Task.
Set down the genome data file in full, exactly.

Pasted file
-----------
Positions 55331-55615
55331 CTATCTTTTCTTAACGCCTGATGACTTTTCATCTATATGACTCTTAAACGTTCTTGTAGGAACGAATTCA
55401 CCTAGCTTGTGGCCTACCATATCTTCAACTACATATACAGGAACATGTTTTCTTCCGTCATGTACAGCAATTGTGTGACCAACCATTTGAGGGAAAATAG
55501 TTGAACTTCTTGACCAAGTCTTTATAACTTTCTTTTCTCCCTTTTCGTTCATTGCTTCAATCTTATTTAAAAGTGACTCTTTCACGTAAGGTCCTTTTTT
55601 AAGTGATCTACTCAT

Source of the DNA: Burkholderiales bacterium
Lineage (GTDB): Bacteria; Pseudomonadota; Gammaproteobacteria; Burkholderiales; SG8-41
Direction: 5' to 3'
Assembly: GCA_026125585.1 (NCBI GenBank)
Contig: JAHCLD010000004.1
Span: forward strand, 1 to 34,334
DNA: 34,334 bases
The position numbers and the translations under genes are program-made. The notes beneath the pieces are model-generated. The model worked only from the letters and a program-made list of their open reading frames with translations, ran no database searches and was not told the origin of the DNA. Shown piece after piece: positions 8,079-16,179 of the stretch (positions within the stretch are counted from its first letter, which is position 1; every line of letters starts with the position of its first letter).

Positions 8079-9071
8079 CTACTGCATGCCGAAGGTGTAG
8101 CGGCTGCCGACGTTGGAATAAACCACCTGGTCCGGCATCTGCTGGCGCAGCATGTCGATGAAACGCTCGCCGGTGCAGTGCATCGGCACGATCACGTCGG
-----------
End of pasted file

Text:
Positions 55331-55615
55331 CTATCTTTTCTTAACGCCTGATGACTTTTCATCTATATGACTCTTAAACGTTCTTGTAGGAACGAATTCA
55401 CCTAGCTTGTGGCCTACCATATCTTCAACTACATATACAGGAACATGTTTTCTTCCGTCATGTACAGCAATTGTGTGACCAACCATTTGAGGGAAAATAG
55501 TTGAACTTCTTGACCAAGTCTTTATAACTTTCTTTTCTCCCTTTTCGTTCATTGCTTCAATCTTATTTAAAAGTGACTCTTTCACGTAAGGTCCTTTTTT
55601 AAGTGATCTACTCAT

Source of the DNA: Burkholderiales bacterium
Lineage (GTDB): Bacteria; Pseudomonadota; Gammaproteobacteria; Burkholderiales; SG8-41
Direction: 5' to 3'
Assembly: GCA_026125585.1 (NCBI GenBank)
Contig: JAHCLD010000004.1
Span: forward strand, 1 to 34,334
DNA: 34,334 bases
The position numbers and the translations under genes are program-made. The notes beneath the pieces are model-generated. The model worked only from the letters and a program-made list of their open reading frames with translations, ran no database searches and was not told the origin of the DNA. Shown piece after piece: positions 8,079-16,179 of the stretch (positions within the stretch are counted from its first letter, which is position 1; every line of letters starts with the position of its first letter).

Positions 8079-9071
8079 CTACTGCATGCCGAAGGTGTAG
8101 CGGCTGCCGACGTTGGAATAAACCACCTGGTCCGGCATCTGCTGGCGCAGCATGTCGATGAAACGCTCGCCGGTGCAGTGCATCGGCACGATCACGTCGG